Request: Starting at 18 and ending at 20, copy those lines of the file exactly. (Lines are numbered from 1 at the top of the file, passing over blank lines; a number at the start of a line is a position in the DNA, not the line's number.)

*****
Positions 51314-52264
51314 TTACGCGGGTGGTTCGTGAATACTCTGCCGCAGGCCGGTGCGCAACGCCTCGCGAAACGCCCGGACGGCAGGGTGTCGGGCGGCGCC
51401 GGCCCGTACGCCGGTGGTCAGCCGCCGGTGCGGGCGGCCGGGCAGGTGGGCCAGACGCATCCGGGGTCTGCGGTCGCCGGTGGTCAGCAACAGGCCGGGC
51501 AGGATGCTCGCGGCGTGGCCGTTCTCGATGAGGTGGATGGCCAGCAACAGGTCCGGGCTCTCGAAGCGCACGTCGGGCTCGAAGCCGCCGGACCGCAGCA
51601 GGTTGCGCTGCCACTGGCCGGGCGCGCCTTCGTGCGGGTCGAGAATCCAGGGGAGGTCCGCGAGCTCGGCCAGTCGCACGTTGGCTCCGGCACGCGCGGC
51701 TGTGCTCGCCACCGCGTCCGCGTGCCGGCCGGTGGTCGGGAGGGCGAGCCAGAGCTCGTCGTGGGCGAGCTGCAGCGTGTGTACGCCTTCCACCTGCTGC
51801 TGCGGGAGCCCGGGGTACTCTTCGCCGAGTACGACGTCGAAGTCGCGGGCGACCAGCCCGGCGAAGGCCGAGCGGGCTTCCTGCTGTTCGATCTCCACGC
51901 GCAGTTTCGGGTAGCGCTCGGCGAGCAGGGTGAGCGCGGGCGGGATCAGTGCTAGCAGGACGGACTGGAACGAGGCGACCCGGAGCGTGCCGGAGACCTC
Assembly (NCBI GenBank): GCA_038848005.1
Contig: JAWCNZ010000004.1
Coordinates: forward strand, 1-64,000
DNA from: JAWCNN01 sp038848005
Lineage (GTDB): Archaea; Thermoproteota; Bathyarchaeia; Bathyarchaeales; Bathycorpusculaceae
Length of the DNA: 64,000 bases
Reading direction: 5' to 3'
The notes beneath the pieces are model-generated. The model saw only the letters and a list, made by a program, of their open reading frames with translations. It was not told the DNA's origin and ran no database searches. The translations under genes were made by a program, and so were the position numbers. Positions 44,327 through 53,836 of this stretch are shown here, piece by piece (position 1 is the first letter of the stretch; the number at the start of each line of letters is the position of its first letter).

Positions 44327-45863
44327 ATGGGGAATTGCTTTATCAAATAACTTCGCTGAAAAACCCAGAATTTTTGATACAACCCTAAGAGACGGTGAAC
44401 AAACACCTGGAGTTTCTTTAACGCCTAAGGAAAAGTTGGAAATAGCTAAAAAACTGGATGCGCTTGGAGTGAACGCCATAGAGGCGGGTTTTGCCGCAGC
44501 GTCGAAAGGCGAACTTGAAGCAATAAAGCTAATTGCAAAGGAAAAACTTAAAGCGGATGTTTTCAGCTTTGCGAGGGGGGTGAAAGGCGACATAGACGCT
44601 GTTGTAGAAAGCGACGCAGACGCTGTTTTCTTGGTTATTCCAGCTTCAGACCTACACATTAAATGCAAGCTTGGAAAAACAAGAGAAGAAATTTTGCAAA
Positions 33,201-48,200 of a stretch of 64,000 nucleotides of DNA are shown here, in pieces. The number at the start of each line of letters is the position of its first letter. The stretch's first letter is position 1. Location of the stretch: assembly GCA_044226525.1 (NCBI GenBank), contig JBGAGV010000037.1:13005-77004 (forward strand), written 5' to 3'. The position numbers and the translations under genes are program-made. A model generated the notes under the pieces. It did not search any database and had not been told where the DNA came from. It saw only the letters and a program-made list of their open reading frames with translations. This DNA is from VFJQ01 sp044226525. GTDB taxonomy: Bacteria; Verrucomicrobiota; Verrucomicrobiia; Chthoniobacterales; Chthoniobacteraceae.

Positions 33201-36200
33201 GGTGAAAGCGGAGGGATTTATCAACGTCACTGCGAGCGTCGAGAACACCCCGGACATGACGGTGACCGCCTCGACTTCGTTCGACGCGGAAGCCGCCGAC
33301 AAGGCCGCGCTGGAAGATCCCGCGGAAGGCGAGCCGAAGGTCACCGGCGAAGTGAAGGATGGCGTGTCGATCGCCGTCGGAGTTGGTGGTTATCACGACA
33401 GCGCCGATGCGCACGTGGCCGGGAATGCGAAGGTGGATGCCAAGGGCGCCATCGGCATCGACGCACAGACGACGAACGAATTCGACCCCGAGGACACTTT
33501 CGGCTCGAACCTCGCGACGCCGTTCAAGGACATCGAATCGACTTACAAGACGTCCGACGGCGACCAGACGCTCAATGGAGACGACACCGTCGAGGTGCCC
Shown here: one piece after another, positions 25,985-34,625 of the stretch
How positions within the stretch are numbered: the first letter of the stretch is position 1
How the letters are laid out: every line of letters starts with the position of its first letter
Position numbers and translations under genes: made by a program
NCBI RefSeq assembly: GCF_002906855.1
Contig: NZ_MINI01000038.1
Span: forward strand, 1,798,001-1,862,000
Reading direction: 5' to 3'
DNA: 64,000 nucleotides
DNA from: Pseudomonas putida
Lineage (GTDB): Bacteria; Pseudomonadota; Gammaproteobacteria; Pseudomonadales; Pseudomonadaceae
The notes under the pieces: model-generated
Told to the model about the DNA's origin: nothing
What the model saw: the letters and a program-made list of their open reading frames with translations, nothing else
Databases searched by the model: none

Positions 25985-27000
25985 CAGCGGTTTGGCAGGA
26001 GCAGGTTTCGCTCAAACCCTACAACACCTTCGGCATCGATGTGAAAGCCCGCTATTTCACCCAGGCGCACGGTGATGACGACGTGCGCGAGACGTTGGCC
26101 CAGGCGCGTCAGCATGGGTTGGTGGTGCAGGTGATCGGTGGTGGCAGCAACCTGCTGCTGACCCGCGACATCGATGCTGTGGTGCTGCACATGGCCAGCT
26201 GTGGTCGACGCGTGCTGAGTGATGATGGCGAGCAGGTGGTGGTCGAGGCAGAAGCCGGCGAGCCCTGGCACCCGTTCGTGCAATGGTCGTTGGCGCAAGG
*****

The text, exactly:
44327 ATGGGGAATTGCTTTATCAAATAACTTCGCTGAAAAACCCAGAATTTTTGATACAACCCTAAGAGACGGTGAAC
44401 AAACACCTGGAGTTTCTTTAACGCCTAAGGAAAAGTTGGAAATAGCTAAAAAACTGGATGCGCTTGGAGTGAACGCCATAGAGGCGGGTTTTGCCGCAGC
44501 GTCGAAAGGCGAACTTGAAGCAATAAAGCTAATTGCAAAGGAAAAACTTAAAGCGGATGTTTTCAGCTTTGCGAGGGGGGTGAAAGGCGACATAGACGCT